BUFFALO — In his parents’ basement on a recent afternoon, Buffalo High School senior Kollen Milmine sorted through a cardboard box he described as his college fund.
“These are my investments,” he said as he reached into the box and pulled out plastic-wrapped T-shirts, fishing lures, a lock and key set, and even a shower cap.
Every item in the box was emblazoned with a logo from popular streetwear brand Supreme. While that might not mean much to some, for Kollen and other collectors, it means $30 fishing lures, $200 used T-shirts and $250 backpacks.
“Usually if it has a big icon ... over time it just shoots to the moon [in price],” he said. “The cheapest shirt in here would sell right now for like $50, and I paid anywhere from $35 to $40 on those.”
Kollen said these items can increase in price because companies deliberately release limited quantities to increase the hype surrounding them, making people willing to pay more for them.
Next to the box of Supreme merchandise, roughly 75 pairs of high-end sneakers were sprawled out across the Milmines’ basement floor, ranging from the Air Jordan 1 to Kanye West’s Yeezy.
Kollen said he first got into sneakers when his brother started bringing home retro Air Jordans: “I hated them at first. I thought retros were ugly, but then I got into them,” he said.
And this past year, Kollen has spent time buying and selling those shoes, joining with his friend, Tyce Dahlberg, to grow an Instagram page called “@plugofwyo” to market them.
Sneaker culture first took off in the U.S. in the 1970s, when shoe companies began collaborating with sports stars to create new styles of shoes, according to Forbes. The first, more serious collecting began in the 1980s with the release of Air Jordan shoes.
Kollen said he joined Dahlberg when the Instagram page had around 1,000 followers. It has nearly 10,000 followers now.
“I have my stuff and he has his stuff, but we both promote,” he said. “We basically have two hands working on one thing, so it just helps with efficiency.” With Kollen in high school and Dahlberg in college in North Dakota, sharing the Instagram page allows them each to respond to messages while the other is busy.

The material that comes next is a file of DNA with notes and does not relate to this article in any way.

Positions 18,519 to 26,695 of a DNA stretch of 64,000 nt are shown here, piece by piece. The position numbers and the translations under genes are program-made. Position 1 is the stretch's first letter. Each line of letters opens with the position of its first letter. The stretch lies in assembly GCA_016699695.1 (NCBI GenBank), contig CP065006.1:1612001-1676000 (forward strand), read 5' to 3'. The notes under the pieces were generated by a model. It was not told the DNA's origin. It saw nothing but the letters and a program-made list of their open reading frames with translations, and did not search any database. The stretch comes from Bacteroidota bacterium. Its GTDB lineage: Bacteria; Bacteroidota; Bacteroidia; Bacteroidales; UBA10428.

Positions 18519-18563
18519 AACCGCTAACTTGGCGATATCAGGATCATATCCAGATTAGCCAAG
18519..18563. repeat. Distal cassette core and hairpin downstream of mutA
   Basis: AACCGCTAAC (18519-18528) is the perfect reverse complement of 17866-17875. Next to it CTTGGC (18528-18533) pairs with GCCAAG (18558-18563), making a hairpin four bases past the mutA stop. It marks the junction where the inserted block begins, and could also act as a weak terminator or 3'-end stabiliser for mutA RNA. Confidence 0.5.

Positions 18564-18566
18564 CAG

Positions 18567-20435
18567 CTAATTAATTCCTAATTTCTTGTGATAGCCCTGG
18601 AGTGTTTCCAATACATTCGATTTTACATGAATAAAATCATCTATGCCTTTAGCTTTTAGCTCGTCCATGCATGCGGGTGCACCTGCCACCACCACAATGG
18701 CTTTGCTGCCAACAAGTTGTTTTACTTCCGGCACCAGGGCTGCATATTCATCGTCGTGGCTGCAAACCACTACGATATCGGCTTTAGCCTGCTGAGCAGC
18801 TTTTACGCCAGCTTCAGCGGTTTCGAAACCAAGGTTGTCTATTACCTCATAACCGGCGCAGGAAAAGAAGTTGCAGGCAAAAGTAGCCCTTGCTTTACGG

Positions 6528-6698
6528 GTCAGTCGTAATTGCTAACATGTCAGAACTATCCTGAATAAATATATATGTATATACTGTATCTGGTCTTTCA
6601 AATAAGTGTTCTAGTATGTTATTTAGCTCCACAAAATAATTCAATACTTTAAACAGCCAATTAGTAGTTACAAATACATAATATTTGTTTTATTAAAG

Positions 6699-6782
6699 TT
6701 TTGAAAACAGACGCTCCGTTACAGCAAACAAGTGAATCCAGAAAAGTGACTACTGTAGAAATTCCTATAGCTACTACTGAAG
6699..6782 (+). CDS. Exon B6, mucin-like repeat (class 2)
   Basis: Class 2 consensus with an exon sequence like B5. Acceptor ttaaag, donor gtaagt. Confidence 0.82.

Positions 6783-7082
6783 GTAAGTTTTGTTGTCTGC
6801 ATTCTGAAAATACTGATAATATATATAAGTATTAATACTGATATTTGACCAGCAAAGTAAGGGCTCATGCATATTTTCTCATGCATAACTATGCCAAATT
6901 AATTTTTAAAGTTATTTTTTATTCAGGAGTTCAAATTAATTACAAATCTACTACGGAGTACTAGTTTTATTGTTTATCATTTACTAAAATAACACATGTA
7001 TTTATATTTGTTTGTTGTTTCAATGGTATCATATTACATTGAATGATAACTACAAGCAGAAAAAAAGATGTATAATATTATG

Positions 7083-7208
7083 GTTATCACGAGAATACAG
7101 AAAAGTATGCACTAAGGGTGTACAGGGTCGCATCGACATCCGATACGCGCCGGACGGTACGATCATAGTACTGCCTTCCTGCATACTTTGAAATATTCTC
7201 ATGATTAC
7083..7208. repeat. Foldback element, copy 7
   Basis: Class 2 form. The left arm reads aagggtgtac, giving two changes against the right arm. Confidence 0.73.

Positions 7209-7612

The shoe-selling trade isn’t without pitfalls, though, because fake shoes have become an increasingly prevalent problem.
“I probably get at least a pair a week that I have to send back,” Kollen said.
But his dad, Ken Milmine, pointing to a box of Yeezy Boosts on the floor, said his son has gotten good at spotting them.
“That box came,” Ken said, “and he looked at the box and he went, ‘Dang.’ ”
Kollen said the knockoffs were obvious because the label on the box was not correct. “I didn’t even have to open the box,” he said.
The young entrepreneur said he doesn’t know of many others in Wyoming reselling sneakers, outside of a friend in Green River, but as his page started growing, he has seen a few new sellers pop up, though his appears to be the biggest in the state right now.
And as the next few months go by and Kollen prepares to graduate and head to college, he’s still trying to figure out exactly how he can switch to running his business from a dorm room.
“If I do end up at a college with like a single dorm option, then I’ll definitely just get that and pay the extra to get my stuff,” he said. “If not, I’ll find a friend that’s cooperative enough.”